August 3, 2018
At a July 27 speech at The Heritage Foundation, Secretary of the Division of Health and Human Services (HHS), Alex Azar, clarified that the HHS will be starting many updates to health secrecy rules over the next months, including upgrades to the Health Insurance Portability and Accountability Act (HIPAA) and 45 CFR Part 2 (Part 2) rules.
The procedure is expected to begin in the next couple of months. Requests for information on HIPAA and Part 2 will be released, after which action will be taken to improve both sets of laws to remove problems to value-based care and support attempts to fight the opioid disaster. Law modifications are also going to be made to eliminate some of the obstacles to data sharing which are presently hindering efforts by healthcare suppliers to increase the use of electronic health technology.
These appeals for information are part of a complete appraisal of existing laws that are obstructing the capability of physicians, hospices, and payers to improve the quality healthcare facilities and organization of care while assisting to decrease healthcare charges.
That procedure has already started with the Centers for Medicare & Medicaid Services (CMS) already having suggested one of the most important modifications to Medicare in recent years – A modification to how doctors are paid for basic assessment visits.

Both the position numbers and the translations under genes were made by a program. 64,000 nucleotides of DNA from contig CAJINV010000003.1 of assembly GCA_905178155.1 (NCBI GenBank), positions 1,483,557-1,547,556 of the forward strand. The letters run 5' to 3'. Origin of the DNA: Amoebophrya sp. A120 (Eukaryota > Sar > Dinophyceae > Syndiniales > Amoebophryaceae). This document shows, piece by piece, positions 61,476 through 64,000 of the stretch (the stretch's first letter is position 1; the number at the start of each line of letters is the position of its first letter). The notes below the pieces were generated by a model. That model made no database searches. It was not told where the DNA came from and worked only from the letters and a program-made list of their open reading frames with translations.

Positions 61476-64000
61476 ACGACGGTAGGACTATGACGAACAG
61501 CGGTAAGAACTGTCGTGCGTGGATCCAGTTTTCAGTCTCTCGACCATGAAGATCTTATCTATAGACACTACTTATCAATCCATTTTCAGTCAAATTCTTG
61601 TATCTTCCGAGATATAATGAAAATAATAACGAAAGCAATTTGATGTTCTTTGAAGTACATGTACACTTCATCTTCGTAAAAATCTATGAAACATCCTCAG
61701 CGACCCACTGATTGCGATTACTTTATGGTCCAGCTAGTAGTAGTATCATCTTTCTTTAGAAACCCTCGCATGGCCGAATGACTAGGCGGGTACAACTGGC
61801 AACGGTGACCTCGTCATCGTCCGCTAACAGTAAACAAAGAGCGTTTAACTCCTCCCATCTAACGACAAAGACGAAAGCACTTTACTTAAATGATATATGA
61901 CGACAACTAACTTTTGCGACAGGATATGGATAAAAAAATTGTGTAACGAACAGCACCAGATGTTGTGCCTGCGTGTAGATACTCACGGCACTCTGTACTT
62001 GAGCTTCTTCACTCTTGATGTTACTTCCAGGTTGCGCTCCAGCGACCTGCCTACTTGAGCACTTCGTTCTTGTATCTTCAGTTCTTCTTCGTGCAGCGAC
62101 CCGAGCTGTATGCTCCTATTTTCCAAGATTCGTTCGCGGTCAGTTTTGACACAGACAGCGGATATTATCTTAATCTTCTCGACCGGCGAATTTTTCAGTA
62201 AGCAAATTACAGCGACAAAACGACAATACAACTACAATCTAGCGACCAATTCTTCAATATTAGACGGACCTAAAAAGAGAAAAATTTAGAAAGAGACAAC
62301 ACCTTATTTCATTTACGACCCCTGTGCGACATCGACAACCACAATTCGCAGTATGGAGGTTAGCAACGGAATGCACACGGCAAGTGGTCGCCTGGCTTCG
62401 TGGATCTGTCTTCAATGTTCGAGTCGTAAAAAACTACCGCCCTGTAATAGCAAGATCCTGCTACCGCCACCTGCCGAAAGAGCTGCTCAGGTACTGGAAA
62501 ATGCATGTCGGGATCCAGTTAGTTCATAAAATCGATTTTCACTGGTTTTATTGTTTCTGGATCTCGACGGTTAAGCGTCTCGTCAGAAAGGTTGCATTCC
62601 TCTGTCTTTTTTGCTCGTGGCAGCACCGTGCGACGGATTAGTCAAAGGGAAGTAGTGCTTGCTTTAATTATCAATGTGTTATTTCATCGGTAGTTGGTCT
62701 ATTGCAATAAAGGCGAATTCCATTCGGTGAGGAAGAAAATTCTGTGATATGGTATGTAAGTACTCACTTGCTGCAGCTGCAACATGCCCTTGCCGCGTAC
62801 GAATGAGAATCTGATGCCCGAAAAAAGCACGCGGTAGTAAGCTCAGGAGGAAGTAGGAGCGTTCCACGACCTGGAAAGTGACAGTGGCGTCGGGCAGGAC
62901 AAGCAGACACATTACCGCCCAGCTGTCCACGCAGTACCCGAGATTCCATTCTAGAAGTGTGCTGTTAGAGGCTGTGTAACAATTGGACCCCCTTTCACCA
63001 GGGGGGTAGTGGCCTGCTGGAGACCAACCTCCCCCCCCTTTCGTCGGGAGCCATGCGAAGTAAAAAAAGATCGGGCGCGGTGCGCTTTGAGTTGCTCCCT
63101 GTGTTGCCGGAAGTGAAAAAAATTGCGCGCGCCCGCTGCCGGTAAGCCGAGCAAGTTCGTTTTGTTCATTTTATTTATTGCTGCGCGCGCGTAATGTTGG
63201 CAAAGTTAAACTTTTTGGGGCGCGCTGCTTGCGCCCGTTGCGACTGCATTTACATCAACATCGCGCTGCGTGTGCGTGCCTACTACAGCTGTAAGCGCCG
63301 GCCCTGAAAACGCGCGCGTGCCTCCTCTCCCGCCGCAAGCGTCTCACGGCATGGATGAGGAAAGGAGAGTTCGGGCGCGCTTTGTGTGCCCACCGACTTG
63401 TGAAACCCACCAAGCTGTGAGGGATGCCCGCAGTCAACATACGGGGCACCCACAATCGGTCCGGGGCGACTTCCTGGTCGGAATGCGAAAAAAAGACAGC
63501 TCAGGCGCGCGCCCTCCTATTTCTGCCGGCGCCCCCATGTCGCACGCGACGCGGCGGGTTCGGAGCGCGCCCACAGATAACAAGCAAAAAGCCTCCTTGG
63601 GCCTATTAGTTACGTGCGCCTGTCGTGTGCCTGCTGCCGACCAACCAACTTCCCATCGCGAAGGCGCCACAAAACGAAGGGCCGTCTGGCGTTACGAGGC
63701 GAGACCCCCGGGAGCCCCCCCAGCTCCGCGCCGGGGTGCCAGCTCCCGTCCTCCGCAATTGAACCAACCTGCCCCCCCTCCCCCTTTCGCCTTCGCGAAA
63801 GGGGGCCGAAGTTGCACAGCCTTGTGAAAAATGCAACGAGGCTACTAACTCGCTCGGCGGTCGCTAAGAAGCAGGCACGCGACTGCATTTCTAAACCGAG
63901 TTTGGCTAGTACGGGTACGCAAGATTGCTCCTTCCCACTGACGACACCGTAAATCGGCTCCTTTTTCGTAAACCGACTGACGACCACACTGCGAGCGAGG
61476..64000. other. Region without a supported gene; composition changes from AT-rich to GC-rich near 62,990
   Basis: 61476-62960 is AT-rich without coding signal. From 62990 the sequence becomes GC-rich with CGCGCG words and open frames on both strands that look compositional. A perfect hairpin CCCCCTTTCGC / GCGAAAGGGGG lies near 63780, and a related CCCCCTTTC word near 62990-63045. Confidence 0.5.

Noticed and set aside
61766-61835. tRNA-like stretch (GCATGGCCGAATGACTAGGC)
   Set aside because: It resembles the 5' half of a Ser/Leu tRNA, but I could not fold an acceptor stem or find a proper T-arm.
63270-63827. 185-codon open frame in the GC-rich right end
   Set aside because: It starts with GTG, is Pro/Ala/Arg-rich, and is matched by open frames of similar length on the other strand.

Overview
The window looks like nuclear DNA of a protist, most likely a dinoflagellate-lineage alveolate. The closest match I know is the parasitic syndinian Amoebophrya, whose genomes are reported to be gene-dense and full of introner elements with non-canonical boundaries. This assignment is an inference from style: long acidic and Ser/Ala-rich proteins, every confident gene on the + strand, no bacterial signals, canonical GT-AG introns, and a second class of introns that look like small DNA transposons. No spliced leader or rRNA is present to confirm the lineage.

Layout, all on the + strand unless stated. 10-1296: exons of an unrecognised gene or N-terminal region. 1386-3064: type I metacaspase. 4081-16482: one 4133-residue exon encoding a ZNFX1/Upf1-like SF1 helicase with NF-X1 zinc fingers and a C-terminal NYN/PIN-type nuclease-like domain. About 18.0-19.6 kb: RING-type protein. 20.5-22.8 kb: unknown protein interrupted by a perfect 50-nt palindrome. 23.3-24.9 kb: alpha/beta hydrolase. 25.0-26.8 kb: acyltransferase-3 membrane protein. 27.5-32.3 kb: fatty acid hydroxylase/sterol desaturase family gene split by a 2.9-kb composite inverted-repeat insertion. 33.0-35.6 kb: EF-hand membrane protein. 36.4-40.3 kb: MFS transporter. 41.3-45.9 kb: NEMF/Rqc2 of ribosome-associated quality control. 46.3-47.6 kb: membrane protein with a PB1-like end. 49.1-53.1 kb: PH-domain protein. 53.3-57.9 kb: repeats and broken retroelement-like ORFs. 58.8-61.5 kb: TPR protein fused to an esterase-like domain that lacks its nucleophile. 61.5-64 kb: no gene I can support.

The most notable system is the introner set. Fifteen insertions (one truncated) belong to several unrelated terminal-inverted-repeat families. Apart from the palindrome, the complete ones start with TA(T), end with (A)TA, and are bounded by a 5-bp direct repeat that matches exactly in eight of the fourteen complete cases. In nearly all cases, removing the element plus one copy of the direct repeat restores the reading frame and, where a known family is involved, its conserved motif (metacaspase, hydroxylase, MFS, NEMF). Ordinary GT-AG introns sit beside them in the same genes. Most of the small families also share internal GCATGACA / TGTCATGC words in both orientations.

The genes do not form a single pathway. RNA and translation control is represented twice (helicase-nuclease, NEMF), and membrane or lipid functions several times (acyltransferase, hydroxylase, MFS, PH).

Presently there are five levels of payments for visits, with payments rising for visits of increasing difficulty. While this system makes sense, in practice it involves a substantial administrative load on doctors, needing them to defend why they are demanding for a visit at a higher level. The CMS has suggested decreasing the five levels to two. That simple alteration is projected to save doctors more than 50 hours a year – over a week’s work – with that time able to be redirected to providing better attention to patients.
The CMS has also presented an appeal for information of problems with Stark’s Law, which avoids doctors from referring patients to other doctors/practices with which they have a fiscal association, except in specific situations. Appeals for information on HIPAA, Part 2, and the Anti-Kickback Law will follow.
Healthcare suppliers that desire to voice their apprehensions about problems with HIPAA, Part 2, and the Anti-Kickback Statute must consider preparing remarks and proposals for policy updates to tackle those problems, ready for submission when the HHS releases its appeals for information.